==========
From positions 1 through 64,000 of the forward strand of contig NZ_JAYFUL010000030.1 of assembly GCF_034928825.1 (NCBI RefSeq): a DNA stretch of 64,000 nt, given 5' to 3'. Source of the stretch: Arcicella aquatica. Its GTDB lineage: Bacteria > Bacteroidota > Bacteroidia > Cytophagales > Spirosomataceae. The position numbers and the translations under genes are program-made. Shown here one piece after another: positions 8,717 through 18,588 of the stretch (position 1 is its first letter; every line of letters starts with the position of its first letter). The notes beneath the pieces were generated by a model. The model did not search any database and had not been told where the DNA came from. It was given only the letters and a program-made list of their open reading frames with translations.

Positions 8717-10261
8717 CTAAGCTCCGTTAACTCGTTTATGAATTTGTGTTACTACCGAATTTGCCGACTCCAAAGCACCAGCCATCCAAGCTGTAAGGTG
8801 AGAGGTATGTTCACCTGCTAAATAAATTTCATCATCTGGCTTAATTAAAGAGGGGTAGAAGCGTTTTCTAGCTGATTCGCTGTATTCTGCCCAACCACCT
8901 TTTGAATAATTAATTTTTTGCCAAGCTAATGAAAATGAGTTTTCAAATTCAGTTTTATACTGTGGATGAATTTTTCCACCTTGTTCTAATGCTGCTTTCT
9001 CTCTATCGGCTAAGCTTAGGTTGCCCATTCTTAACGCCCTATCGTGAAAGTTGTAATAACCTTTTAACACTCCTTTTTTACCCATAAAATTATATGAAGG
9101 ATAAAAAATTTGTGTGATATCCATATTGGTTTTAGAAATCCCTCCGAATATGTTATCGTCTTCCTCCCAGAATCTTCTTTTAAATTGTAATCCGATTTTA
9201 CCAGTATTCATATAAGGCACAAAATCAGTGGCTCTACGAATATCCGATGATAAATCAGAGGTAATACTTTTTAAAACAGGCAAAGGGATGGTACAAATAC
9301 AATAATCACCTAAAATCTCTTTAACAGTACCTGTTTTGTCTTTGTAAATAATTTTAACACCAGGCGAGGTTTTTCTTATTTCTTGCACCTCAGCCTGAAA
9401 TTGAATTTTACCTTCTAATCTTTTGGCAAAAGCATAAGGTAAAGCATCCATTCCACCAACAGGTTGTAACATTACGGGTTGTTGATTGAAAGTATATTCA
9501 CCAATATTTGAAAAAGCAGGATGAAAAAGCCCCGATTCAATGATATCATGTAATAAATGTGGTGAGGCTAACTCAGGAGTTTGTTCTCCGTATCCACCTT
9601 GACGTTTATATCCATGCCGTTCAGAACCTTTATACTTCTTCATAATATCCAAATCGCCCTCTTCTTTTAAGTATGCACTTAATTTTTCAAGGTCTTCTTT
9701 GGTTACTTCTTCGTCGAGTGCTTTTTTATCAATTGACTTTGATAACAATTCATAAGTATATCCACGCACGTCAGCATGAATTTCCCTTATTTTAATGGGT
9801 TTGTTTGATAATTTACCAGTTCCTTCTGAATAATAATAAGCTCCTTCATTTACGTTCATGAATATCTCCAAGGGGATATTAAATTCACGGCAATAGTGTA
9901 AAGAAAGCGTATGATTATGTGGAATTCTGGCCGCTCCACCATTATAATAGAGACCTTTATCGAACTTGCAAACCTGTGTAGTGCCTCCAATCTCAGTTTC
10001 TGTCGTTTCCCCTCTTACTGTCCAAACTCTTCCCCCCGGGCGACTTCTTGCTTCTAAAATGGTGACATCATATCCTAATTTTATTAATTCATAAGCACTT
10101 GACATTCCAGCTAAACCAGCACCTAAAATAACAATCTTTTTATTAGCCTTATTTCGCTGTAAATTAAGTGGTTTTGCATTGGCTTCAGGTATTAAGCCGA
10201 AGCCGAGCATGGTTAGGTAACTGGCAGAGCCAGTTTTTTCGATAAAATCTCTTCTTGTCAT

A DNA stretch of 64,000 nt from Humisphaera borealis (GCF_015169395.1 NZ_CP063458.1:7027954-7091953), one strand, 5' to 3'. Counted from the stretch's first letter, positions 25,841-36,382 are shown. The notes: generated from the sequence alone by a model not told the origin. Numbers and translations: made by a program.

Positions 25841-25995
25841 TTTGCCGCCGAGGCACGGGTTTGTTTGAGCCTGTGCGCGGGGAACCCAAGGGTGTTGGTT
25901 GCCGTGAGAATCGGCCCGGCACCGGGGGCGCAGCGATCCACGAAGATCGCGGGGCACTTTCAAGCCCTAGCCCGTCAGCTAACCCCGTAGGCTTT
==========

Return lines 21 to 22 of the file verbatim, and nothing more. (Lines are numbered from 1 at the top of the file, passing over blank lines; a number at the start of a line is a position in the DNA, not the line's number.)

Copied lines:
25841 TTTGCCGCCGAGGCACGGGTTTGTTTGAGCCTGTGCGCGGGGAACCCAAGGGTGTTGGTT
25901 GCCGTGAGAATCGGCCCGGCACCGGGGGCGCAGCGATCCACGAAGATCGCGGGGCACTTTCAAGCCCTAGCCCGTCAGCTAACCCCGTAGGCTTT